Skip to content

What's Included in a Typical Home Inspection? [Infographic]

Kevin 12/9/19 12:23 PM
typical home inspection graphic

A home is the biggest purchase most people will ever make, and a home inspection is always recommended before buying a home. It's important to realize the condition of your investment, as well as anticipate hidden costs.

While some little quirks may be nothing to worry about, there may be more serious issues that only a professional home inspector can assess. (Click here to find a home inspector in your area)

A large part of surviving the home inspection is understanding what to expect from a home inspection in general. Here’s some helpful info and an infographic that shows you what’s covered in a typical home inspection.

1. Roof

This includes the condition of:

  • The roof coverings
  • Gutters
  • Downspouts
  • Vents
  • Flashings
  • Skylights
  • Chimney
  • Roof penetrations and the general structure

Note that a home inspector may or may not walk on your roof. In many cases they can perform a visual inspection from a ladder.

2. Attic, Insulation & Ventilation

The home inspector will look at the insulation and ventilation of unfinished spaces, including:

  • Attics
  • Crawlspaces
  • Foundation areas
  • Exhaust systems

3. Exterior

  • Siding
  • Windows
  • Exterior doors
  • Flashing & Trim
  • Walkways
  • Driveways
  • Stairs
  • Patios & decks
  • Drainage

4. Basement, Foundation, Crawlspace & Structure

  • Foundation movement
  • Cracks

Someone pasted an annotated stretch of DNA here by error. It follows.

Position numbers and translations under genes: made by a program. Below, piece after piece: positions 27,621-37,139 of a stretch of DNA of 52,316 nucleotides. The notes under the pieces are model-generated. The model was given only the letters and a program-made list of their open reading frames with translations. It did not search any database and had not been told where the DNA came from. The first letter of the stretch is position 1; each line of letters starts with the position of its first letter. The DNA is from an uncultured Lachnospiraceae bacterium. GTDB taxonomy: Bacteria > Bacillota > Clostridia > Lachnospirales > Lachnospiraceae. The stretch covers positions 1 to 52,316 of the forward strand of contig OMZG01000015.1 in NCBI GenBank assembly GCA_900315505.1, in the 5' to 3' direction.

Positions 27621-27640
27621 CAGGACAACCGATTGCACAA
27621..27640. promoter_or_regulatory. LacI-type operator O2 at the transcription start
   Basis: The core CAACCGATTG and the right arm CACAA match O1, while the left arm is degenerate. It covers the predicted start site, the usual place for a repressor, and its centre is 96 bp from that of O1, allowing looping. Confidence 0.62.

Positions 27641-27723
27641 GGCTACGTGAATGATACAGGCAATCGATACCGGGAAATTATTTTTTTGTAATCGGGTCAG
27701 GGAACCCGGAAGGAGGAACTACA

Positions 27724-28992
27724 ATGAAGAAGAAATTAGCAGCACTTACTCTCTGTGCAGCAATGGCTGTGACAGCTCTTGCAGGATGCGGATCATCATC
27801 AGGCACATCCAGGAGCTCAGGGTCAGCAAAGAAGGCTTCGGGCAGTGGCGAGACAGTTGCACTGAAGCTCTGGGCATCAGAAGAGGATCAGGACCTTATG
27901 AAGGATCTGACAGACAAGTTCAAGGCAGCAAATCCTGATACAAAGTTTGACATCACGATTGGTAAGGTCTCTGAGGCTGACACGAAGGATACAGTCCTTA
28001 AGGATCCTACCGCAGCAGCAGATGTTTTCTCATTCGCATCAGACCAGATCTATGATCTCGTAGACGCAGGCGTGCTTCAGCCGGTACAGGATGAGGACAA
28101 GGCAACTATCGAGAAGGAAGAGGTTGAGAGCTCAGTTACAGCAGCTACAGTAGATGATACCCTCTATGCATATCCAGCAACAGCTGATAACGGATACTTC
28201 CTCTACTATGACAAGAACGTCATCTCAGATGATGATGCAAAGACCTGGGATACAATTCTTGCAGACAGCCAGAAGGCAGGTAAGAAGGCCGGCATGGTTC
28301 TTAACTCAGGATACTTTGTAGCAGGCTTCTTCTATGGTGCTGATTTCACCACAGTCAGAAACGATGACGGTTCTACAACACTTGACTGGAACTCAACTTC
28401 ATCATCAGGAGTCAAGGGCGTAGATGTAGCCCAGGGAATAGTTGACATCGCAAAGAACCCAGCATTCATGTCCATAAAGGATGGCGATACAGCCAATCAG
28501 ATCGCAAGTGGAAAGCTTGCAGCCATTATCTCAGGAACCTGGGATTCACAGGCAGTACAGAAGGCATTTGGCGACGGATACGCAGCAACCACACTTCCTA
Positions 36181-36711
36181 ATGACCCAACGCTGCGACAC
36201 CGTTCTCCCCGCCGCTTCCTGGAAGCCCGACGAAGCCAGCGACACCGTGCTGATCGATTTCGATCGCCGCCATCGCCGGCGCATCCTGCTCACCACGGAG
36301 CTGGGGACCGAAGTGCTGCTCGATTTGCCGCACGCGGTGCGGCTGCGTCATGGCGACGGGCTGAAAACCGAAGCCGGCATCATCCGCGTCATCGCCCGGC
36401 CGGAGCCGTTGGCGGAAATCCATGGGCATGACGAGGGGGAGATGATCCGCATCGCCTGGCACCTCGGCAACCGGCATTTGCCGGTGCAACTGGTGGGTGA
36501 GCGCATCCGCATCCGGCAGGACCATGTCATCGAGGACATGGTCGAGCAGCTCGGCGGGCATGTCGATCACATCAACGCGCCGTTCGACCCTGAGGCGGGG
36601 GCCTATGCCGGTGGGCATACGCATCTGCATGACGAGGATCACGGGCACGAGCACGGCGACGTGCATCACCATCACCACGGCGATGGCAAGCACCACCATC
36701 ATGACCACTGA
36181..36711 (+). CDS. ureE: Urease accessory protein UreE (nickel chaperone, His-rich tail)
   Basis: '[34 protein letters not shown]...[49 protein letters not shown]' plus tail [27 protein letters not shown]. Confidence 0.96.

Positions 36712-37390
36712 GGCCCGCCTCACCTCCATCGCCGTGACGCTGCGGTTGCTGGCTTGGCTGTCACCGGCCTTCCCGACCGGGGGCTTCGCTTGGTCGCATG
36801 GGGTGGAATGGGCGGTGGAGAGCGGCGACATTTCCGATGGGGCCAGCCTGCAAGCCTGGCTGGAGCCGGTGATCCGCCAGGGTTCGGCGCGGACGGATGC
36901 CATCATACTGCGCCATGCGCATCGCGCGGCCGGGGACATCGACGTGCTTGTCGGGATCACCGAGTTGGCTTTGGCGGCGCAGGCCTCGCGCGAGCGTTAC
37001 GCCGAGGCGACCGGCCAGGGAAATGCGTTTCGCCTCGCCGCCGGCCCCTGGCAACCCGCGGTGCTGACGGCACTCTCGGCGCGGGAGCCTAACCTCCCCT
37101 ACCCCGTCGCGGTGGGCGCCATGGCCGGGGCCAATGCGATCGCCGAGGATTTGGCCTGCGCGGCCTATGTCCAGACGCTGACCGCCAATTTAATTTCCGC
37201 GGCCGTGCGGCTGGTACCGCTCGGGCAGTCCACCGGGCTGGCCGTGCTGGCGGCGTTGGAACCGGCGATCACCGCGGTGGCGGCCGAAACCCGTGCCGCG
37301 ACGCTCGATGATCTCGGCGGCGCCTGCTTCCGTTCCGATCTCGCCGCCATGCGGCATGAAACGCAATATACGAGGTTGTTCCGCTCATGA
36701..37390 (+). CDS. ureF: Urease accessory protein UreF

• Structural concerns
  • Indication of water penetration

5. Cooling

The condition of the cooling system, location of thermostat, energy source and the type of cooling system you have in the home.

6. Heating

The condition of the heating system, location of thermostat, energy source and the type of heating system you have in the home.

7. Fireplace

The home inspector will inspect:
  • The visible portions of the fireplace & chimneys
  • Lintels
  • Damper doors
  • Cleanout doors & frames

8. Plumbing

Plumbing tends to get the most attention due to the impacts a water penetration can have on a home. The home inspector will check:

  • Main water & fuel supply shut-off valves
  • Water heater
  • Interior water supply
  • Toilets
  • Sinks
  • Tubs
  • Showers
  • Drains
  • Waste & vent systems

9. Electrical

This section includes:

  • The service drop (where the electrical company connects to your home)
  • Conductors
  • Service head and mast
  • Electrical main
  • Panelboards
  • Grounding switches
  • Light fixtures
  • Outlets
  • The presence of smoke alarms and carbon monoxide detectors

10. Doors, Windows & Interior

This includes a representative number (some inspectors check all) of:

  • Doors
  • Windows
  • Floors
  • Walls
  • Ceilings
  • Stairs
  • Railings
  • The garage door and openers

Your home inspector will deliver findings from all of these areas in a home inspection report. Depending on which home inspection software they use, it may look different than a Spectora sample home inspection report. Regardless, you should have high-quality images and descriptions that help you work with your real estate agent to negotiate fixes and/or concessions from the seller.


Common Extras and add-ons

Most home inspectors will have options for what they call add-on services that are related, but not required for an inspections:

  • Mold tests will sample air in an area of the house. They can often be left for a brief period and picked up by your inspector and taken to a lab. You'll usually get a result within days. Other test may use swabs, but only if the mold is visible (in which case, you probably don't need a test!)
  • radon tests also use air samples to check for dangerous particles in the air caused by contaminated soil.
  • sewer scope tests involve using a small camera to look for clogging or damage to your sewer lines. There can be some telltale signs of sewer issues that your inspector can see in your home or yard, prompting them to recommend a sewer scope test.

What's included in a home inspection?

Leave a Comment